[0047] At a step 302, performance data visualization system 102 receives a network packet. Various components of performance data visualization system 102 (i.e., network interface 202, the resident operating system, etc.) process the received network packet to determine if the network packet is relevant for statistical gathering. This typically involves decoding one or more lower level protocols encoded in the network packet. For example, certain types of network packets, such as, by way of example, status packets, low layer communication packets, and the like, may not be necessary for statistical gathering.

[0048] At step 304, performance data visualization system 102 determines whether the received network packet is relevant for statistical gathering. If the network packet is not relevant, performance data visualization system 102 discards the network packet at step 306 and waits to receive another network packet. Otherwise, at step 308, performance data visualization system 102 decodes the network packet to reveal the application protocol packet. For example, the resident operating system can process the network packet to reveal the database application protocol packet encoded within the network packet.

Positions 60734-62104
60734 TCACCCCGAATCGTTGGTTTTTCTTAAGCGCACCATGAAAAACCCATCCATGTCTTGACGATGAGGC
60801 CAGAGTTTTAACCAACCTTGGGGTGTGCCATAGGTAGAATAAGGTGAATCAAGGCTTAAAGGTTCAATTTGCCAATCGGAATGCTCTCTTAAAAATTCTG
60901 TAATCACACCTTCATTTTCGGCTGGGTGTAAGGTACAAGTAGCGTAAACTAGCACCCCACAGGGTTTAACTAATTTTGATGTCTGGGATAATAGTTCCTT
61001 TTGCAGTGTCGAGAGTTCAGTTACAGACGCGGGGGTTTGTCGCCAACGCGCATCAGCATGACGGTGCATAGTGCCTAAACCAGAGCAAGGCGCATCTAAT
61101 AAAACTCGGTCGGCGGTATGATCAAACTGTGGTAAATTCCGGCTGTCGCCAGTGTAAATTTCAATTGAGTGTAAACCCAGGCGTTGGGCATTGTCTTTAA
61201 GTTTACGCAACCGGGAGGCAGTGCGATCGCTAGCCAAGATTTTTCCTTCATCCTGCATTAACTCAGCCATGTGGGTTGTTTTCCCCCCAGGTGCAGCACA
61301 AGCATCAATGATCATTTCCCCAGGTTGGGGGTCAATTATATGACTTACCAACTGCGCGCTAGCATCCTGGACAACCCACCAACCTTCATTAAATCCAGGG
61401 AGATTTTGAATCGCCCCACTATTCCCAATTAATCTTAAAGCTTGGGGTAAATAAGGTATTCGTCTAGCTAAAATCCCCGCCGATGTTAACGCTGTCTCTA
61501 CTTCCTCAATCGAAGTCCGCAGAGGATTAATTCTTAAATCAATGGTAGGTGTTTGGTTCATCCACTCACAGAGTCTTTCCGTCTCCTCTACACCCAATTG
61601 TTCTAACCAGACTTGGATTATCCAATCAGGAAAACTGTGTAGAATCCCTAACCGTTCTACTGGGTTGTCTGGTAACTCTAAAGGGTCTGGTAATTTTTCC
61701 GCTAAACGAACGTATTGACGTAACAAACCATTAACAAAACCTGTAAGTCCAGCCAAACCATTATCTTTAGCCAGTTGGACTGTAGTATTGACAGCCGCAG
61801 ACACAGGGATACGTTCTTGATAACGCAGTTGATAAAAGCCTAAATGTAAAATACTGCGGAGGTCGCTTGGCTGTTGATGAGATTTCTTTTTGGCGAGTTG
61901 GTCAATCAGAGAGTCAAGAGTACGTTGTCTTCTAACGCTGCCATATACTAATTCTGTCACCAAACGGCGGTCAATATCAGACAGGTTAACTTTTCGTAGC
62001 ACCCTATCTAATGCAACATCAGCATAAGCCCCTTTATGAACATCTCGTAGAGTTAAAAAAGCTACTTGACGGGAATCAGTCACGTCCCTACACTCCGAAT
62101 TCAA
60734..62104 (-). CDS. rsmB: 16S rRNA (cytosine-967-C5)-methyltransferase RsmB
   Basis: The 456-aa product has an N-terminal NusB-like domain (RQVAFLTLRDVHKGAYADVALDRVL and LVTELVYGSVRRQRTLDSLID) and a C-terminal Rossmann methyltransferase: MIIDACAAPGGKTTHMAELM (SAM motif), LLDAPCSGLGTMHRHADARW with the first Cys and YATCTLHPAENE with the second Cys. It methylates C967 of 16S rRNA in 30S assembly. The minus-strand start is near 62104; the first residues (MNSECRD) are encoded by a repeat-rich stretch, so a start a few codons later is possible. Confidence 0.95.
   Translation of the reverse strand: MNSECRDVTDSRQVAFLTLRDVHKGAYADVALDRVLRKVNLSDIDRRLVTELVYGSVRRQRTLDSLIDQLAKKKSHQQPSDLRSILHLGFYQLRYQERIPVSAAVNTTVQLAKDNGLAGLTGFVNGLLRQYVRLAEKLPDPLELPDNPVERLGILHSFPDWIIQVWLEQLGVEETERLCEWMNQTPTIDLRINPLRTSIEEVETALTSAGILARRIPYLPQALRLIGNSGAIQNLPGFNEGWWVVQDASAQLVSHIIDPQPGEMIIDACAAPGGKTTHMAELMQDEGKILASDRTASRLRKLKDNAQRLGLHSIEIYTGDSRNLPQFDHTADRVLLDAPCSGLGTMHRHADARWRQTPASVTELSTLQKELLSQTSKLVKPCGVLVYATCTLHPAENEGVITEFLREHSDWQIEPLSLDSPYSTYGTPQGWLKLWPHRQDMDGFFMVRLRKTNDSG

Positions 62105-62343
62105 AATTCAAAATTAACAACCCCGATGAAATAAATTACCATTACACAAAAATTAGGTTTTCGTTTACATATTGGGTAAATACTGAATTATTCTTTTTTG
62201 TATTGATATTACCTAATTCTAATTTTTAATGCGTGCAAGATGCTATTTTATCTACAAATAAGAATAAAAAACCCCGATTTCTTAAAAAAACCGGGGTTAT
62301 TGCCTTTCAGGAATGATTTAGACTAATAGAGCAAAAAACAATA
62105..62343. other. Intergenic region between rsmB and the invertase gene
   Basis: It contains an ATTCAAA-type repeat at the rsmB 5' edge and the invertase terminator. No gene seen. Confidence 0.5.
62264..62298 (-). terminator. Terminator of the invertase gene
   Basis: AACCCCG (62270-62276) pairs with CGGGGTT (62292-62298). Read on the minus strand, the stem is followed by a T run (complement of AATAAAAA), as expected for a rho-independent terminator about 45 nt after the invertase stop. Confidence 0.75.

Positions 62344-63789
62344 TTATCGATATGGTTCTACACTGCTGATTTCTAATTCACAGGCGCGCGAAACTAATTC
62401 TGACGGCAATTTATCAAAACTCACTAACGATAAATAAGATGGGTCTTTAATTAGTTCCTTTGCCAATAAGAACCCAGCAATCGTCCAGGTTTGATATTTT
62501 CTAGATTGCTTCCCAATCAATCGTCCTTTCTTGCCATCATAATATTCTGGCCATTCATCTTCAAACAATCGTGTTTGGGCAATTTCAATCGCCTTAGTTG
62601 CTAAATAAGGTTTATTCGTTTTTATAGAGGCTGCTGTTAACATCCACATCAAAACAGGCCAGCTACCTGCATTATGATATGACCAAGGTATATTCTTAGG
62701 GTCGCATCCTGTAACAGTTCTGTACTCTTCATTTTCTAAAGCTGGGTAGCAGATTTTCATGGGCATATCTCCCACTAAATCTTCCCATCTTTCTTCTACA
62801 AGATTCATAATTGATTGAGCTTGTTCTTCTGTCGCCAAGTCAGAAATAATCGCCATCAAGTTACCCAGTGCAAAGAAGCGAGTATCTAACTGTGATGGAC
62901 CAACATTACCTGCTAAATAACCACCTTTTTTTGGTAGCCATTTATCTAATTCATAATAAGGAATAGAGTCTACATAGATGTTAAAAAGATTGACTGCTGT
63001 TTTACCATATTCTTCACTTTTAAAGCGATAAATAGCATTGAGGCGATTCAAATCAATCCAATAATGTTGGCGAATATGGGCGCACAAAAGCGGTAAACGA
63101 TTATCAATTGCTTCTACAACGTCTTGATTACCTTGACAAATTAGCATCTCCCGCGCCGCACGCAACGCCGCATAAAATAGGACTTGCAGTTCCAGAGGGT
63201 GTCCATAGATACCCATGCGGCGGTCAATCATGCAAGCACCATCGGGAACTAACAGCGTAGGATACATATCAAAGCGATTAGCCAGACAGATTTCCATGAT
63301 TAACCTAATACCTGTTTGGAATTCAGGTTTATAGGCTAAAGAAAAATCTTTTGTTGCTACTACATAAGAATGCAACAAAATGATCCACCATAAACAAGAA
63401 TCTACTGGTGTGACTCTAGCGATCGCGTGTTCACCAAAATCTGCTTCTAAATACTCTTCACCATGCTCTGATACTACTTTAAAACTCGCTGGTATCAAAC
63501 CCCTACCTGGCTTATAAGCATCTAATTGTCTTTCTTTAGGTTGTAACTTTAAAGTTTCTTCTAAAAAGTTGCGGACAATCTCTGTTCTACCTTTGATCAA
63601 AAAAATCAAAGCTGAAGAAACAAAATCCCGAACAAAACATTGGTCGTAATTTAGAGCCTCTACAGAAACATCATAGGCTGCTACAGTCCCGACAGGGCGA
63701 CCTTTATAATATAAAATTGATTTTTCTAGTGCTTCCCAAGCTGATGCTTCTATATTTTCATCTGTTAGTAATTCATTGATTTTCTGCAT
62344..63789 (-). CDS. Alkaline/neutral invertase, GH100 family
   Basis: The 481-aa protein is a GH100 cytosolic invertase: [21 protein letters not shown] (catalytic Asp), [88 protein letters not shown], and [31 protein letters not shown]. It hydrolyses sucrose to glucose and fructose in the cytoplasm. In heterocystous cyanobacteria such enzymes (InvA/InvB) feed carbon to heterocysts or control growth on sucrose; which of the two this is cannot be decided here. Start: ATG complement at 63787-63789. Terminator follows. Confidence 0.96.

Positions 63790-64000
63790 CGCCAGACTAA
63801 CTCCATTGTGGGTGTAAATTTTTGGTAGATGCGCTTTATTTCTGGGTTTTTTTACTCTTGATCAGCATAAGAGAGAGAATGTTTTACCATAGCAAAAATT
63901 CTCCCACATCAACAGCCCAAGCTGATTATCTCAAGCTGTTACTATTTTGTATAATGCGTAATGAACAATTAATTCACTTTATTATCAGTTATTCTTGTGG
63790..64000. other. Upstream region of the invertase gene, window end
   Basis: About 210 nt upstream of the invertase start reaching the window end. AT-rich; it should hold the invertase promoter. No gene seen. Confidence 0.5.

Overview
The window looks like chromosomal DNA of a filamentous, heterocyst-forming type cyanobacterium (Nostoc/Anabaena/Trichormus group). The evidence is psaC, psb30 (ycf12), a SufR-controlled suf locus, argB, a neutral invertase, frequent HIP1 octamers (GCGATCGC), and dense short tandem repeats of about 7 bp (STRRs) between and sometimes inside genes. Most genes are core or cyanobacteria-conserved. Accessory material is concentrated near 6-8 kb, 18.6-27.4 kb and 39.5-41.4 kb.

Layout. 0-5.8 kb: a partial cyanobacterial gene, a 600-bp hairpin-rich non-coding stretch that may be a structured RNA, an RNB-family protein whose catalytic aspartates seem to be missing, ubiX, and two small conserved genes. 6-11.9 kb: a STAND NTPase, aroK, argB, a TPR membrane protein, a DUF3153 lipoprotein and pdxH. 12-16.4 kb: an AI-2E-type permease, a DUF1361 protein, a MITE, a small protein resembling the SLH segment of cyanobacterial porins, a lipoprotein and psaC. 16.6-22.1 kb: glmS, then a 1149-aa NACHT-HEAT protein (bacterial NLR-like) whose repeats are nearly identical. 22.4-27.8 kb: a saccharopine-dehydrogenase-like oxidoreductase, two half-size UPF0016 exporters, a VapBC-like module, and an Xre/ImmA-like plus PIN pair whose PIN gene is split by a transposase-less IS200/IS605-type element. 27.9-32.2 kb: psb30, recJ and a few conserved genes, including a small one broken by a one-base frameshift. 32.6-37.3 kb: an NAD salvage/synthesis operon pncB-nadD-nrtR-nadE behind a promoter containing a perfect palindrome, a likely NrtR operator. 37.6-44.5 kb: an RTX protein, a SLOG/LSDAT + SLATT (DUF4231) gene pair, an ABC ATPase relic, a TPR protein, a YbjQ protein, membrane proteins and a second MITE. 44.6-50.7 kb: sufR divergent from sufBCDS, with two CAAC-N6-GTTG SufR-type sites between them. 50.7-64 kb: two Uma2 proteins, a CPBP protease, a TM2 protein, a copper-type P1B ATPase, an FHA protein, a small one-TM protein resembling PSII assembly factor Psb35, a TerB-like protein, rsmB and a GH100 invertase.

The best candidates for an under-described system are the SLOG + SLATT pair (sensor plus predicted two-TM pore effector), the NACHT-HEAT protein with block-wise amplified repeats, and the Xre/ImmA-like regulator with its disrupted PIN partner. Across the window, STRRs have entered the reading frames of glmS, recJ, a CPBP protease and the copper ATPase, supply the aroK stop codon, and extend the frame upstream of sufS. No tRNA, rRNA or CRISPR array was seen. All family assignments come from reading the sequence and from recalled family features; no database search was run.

[0049] At step 310, performance data visualization system 102 processes the database application packet to determine whether the database application packet signifies or signals a new database transaction. Typically, the ordering of database transactions or requests by a particular database client is generally serial in nature. For example, when a client makes a request to the database, the client waits for the database server to respond. The same client does not make a second request until its first request is completed, either successfully or unsuccessfully. Therefore, performance data visualization system 102 can determine whether the database application packet is a request for a new database transaction.

[0050] If, at step 310, performance data visualization system 102 determines that the database application packet signifies a new database transaction, performance data visualization system 102 creates and initializes a statistical record for the new database transaction in, for example, configuration and performance data storage 208 at step 312. Performance data visualization system 102 stores and maintains information regarding the database transaction, such as, by way of example and not limitation, user name, client name, database server name, database name, type of database transaction (select, update, insert, etc), size of database transaction, database table information, database record information, and any necessary timing parameters, in the associated statistical record.